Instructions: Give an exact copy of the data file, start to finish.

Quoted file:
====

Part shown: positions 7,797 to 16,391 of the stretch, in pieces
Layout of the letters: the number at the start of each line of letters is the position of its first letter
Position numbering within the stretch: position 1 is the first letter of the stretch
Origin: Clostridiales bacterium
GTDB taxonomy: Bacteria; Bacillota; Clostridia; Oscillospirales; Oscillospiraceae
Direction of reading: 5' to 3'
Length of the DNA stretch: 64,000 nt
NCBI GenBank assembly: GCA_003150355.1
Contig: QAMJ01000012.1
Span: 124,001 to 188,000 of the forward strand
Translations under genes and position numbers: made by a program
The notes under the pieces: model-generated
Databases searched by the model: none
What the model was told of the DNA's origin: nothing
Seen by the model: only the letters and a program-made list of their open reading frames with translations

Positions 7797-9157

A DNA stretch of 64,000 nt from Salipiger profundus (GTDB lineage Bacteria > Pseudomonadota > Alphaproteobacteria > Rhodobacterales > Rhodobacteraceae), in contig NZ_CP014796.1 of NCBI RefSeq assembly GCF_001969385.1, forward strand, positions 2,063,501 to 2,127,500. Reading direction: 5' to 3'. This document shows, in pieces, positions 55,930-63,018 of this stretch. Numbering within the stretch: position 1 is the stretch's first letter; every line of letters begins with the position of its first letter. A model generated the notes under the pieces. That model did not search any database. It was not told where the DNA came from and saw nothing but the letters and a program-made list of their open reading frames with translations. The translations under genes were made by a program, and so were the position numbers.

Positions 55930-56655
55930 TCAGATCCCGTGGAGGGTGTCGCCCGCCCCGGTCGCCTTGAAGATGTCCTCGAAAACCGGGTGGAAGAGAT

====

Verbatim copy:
Part shown: positions 7,797 to 16,391 of the stretch, in pieces
Layout of the letters: the number at the start of each line of letters is the position of its first letter
Position numbering within the stretch: position 1 is the first letter of the stretch
Origin: Clostridiales bacterium
GTDB taxonomy: Bacteria; Bacillota; Clostridia; Oscillospirales; Oscillospiraceae
Direction of reading: 5' to 3'
Length of the DNA stretch: 64,000 nt
NCBI GenBank assembly: GCA_003150355.1
Contig: QAMJ01000012.1
Span: 124,001 to 188,000 of the forward strand
Translations under genes and position numbers: made by a program
The notes under the pieces: model-generated
Databases searched by the model: none
What the model was told of the DNA's origin: nothing
Seen by the model: only the letters and a program-made list of their open reading frames with translations

Positions 7797-9157

A DNA stretch of 64,000 nt from Salipiger profundus (GTDB lineage Bacteria > Pseudomonadota > Alphaproteobacteria > Rhodobacterales > Rhodobacteraceae), in contig NZ_CP014796.1 of NCBI RefSeq assembly GCF_001969385.1, forward strand, positions 2,063,501 to 2,127,500. Reading direction: 5' to 3'. This document shows, in pieces, positions 55,930-63,018 of this stretch. Numbering within the stretch: position 1 is the stretch's first letter; every line of letters begins with the position of its first letter. A model generated the notes under the pieces. That model did not search any database. It was not told where the DNA came from and saw nothing but the letters and a program-made list of their open reading frames with translations. The translations under genes were made by a program, and so were the position numbers.

Positions 55930-56655
55930 TCAGATCCCGTGGAGGGTGTCGCCCGCCCCGGTCGCCTTGAAGATGTCCTCGAAAACCGGGTGGAAGAGAT